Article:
We wondered if perhaps squirrels buried nuts because they were easier to get into after they'd been exposed to soil and moisture for a time.  This was confirmed by Michael Pollan on BBC Radio 4's Food Programme the other week who noted that, since cooking is not only the application of heat but also of natural cultures and microbial actions, so that in that way, squirrels can be seen as the only other cooking animal.

Obviously, Cyril, as we have called him, can't wait.

Saturday, June 08, 2013


Today being Worldwide Knit in Public Day, or Journée Mondiale du Tricot, as it is known in French, I thought this would be an opportune moment to do a knitting post.  The nearest rendez-vous for this occasion are in Dinan or Morlaix, which are a bit far to go, though I do plan to get to Fil-de-Lune in Dinan, where it's being held, sometime soon.  I had a notion I might just go and sit somewhere with some knitting and see what happened, like these new benches in the centre of Quessoy, by the church, under the magnolia tree.

The photo is courtesy of Lise's blog, my Gallo speaking (and writing, but the link is her day-to-day blog in standard French) near neighbour; she is rather amused by them, as am I, suggesting they look as though they're arranged in someone's living room, and there ought to be a little table for aperitifs in the middle.

But as yet it's really rather a cold, wet and windy day, and not too conducive, but I may yet do it some time.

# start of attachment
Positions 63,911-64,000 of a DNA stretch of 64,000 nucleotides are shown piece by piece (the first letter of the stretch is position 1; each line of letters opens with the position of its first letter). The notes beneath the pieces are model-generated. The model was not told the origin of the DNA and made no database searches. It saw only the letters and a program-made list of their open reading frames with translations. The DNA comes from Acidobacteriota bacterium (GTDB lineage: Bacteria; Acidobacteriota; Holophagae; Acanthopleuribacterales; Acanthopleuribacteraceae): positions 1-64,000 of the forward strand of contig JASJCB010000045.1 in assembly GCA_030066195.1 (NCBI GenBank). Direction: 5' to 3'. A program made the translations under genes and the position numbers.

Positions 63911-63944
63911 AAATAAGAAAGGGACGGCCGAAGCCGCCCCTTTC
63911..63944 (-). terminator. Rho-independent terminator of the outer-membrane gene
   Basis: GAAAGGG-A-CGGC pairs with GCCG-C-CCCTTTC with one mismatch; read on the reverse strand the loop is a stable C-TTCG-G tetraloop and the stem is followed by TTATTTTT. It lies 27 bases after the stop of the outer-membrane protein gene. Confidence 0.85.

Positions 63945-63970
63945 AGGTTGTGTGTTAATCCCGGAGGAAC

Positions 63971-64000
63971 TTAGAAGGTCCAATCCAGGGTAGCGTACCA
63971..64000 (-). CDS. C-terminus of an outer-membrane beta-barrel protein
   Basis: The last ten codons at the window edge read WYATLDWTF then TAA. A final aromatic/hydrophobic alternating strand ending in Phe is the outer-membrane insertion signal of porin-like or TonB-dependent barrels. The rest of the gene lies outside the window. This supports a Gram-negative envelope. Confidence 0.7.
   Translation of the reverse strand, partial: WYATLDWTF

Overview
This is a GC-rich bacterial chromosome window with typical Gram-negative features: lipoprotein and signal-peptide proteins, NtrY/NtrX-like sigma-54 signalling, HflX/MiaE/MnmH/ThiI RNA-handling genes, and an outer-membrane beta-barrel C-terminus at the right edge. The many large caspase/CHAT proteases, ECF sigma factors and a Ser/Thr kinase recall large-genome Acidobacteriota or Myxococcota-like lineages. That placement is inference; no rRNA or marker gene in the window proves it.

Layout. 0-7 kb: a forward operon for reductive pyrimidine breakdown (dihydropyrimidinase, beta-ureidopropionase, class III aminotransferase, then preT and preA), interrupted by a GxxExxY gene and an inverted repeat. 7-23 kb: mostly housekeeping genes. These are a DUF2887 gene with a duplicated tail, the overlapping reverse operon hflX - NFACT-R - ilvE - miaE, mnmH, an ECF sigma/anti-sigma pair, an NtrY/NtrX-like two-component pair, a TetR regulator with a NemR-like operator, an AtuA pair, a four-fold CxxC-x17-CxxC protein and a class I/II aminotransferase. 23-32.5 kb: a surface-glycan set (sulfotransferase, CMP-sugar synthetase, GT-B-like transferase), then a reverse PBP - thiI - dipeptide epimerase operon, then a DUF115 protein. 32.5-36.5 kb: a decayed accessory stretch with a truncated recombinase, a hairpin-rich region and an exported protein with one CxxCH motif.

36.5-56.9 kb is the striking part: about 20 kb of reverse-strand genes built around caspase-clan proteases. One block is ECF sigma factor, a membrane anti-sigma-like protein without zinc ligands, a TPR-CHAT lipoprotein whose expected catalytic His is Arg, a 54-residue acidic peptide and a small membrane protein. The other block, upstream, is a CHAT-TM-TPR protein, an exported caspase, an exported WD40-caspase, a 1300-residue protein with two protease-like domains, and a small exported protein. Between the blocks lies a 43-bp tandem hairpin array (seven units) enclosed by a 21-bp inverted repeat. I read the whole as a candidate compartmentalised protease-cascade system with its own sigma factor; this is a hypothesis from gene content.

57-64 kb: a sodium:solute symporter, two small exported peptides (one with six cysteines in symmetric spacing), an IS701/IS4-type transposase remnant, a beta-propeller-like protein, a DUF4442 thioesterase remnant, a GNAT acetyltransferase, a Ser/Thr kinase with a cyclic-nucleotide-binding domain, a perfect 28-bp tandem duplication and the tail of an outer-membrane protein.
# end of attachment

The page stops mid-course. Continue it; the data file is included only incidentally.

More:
Knitting is something I've always done, since my teens anyway, from time to time, but not with any particular skill or enthusiasm, so the sudden craze I have developed for it now is rather odd, but very interesting.  I suppose it started with the socks:

Molly gets into the shot
for which I bought the wool ages ago, a pack from Lidl, who often have good craft materials, including for knitting, I've some interesting pure wool felting yarn from there too, and needles and an excellent pack of stitch holders, markers and gauges.  I stored it and resolved to learn to knit socks one day, but the arcane knowledge of turning heels and shaping gussets and grafting toes daunted and eluded me.  Then a month or two ago I decided it was time to get me to the internet and learn.  At about the same time I discovered Pinterest and thence Ravelry, which are endless and fantastic sources of inspiration and information, and I suppose that was where it really took off.

And I realise now that one of the reasons I never really enjoyed the practice as much as I might have was because I was just too lazy to do it properly, to take the trouble to learn the language and symbols of patterns, to prepare swatches and check gauges, and perhaps above all to count, count, count.  I begin to wonder if the world isn't divided into those who do and those who don't care to count.  I think it really is at the bottom of quite a lot of skills and gifts; including and especially music.  Most children, I think, count compulsively at times, and for some people, as I understand, including certain advanced Buddhist practitioners, it continues to be a normal part of their internal landscape. For others continual counting inside their heads can become a torment, but it does seem to me that a predisposition to need and want to count can be turned to advantage.  It can make you a better knitter, anyway, (and for crochet, which I learned to do before I even learned to knit, but which I'm holding in reserve, it's even more important). I'm still making mistakes owing to imperfect counting, but I'm improving, and this redirecting and pushing against my natural lazy tendencies is one of the things I'm welcoming.